Carburton or Carberton is a small village on the west side of Clumber within the Bassetlaw district of Nottinghamshire, England. It is primarily rural and residential. The church of Saint Giles is an unusual shape and dates back to the early 12th century, parish records date back to the 1530s
Carburton stands on the River Poulter, on the Ollerton Road and is very close to Clumber Park. It is surrounded by four major cities, those being Doncaster, Lincoln, Sheffield and Nottingham, which is around 24 miles (39 km) away. Whilst London is 154 miles (248 km) away via the M1.
In 1848 it was written that Carburton was part of the Hatfield division of the Bassetlaw wapentake north division of the county of Nottingham situated about 4 miles (6.4 km) SSE from Worksop. The township contained 193 inhabitants and 1,516 acres of land. The Duke of Portland was the sole owner and lord of the manor, however the Duke of Newcastle owned about 40 acres, which was inclosed in Clumber Park.
In 1853 it was written that the chapelry included Carburton Forge, a small hamlet, one mile west of the village, where there was previously an iron forge.
The chapel that is located in Carburton is dedicated to Saint Giles and is believed to date back to the Saxon period. However church records show the Anglican parish register dates from 1537 for baptisms, and 1540 for marriages and burials.
Data from the 1881 Census shows that the population was 191 in 1881, which then decreased by about 35 in the 1891 Census. The population continued to decrease with the 1911 Census revealing a population density of 141. However data from the 1921 Census shows a population increase to 150, with 71 males and 77 females. By the 1931 Census the population had fallen again by 2 to 148, but the 1951 Census shows a drastic decrease with a population of 108. By the 1961 Census the population had fallen to 101, with 54 males and 47 females.
The 2001 Census recorded that only 75 people now live in Carburton with males making up the majority by 45 and females by 30.
The 2011 Census again recorded that the population of Carburton remained less than 100. Details are included in the civil parish of Clumber and Hardwick.
The 1881 Census reveals that majority of males were working in the primary and secondary sector, with over 30 males working in agriculture, 6 in housing, decoration and furniture and 5 working with animals. Whilst the majority of females (37) are in an unknown occupation, however 5 females work in domestic services and offices and 2 work as professionals.
The number of houses in Carburton from the 1881 Census to the 1961 Census has fluctuated throughout the years. The 1881 Census records a total number of 38 houses in the area, but this figure had fallen to 32 in the 1921 Census. Ten years later the 1931 census records a rise in houses to 37, but over a twenty-year period there is another sufficient decrease in houses to 32. However the 1961 Census shows a record high, with 41 houses.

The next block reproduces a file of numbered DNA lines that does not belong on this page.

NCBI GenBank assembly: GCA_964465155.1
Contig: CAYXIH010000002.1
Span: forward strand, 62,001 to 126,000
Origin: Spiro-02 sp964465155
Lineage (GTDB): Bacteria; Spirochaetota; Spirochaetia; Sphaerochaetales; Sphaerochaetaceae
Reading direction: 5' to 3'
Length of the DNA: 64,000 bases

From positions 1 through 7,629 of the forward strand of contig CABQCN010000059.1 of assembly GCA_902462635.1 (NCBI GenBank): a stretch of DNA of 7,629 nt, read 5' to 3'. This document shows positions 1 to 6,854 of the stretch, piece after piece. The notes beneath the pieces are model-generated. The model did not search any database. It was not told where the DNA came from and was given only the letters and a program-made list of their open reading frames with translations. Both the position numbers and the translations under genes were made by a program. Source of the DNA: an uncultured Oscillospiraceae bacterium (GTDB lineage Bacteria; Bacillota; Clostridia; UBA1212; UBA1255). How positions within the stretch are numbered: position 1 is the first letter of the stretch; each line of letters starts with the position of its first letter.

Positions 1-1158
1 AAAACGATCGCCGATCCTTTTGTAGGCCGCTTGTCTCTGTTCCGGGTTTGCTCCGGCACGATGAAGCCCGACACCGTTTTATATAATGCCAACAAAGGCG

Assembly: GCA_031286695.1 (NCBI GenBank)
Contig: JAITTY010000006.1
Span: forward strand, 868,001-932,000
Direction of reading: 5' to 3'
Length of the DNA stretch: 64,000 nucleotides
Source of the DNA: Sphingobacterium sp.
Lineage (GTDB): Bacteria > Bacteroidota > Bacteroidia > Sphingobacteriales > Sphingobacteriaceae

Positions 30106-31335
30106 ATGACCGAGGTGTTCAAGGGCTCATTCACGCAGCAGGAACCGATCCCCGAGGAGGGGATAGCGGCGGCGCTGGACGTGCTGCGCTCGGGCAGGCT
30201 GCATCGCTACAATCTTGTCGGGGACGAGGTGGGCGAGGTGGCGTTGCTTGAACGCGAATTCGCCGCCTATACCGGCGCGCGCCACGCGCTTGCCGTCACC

In 2011 house prices in the Bassetlaw district ranged from £32,000 to £387,500, whilst in 2012 both the lowest and highest prices of houses had increased, now ranging from £57,000 to £400,000.
What was once the country estate of the Duke of Newcastle is now a National Trust park that allows a glimpse to its past as well as being a haven for wildlife. Its extensive gardens, woodlands and lake cover 3,800 acres, creating a relaxing environment for family and friends. Although the house no longer exists, there are experiences which allow you to explore its grand past.
The chapel of Carburton that is dedicated to Saint Giles is a small edifice that is said to be stood on land liable to flood. There has been no mention of the church in the Domesday Book as the place always seems to have been quite small. It is a simple parallelogram that is 50 ft long and about 15 ft wide. It is made up of a chancel and a nave, as well as having a porch to the south-west and a small vestry to the north-east. It still has three of its original windows, two at the east end and one on the south side. The remaining windows, two on the south and one on the north and west sides, have possibly been replaced during the reign of Edward 1. It also comprises a double sun dial that is situated in the south western angle of the main wall above the porch. This often causes peculiar effects due to the building being not truly orientated.
It is said that up until the Reformation the church was probably owned by Welbeck Abbey and in the early 14th century there was a petition against the Abbot of Welbeck for enclosing land near the abbey belonging to Carburton. The whole building was then restored in the 1880s.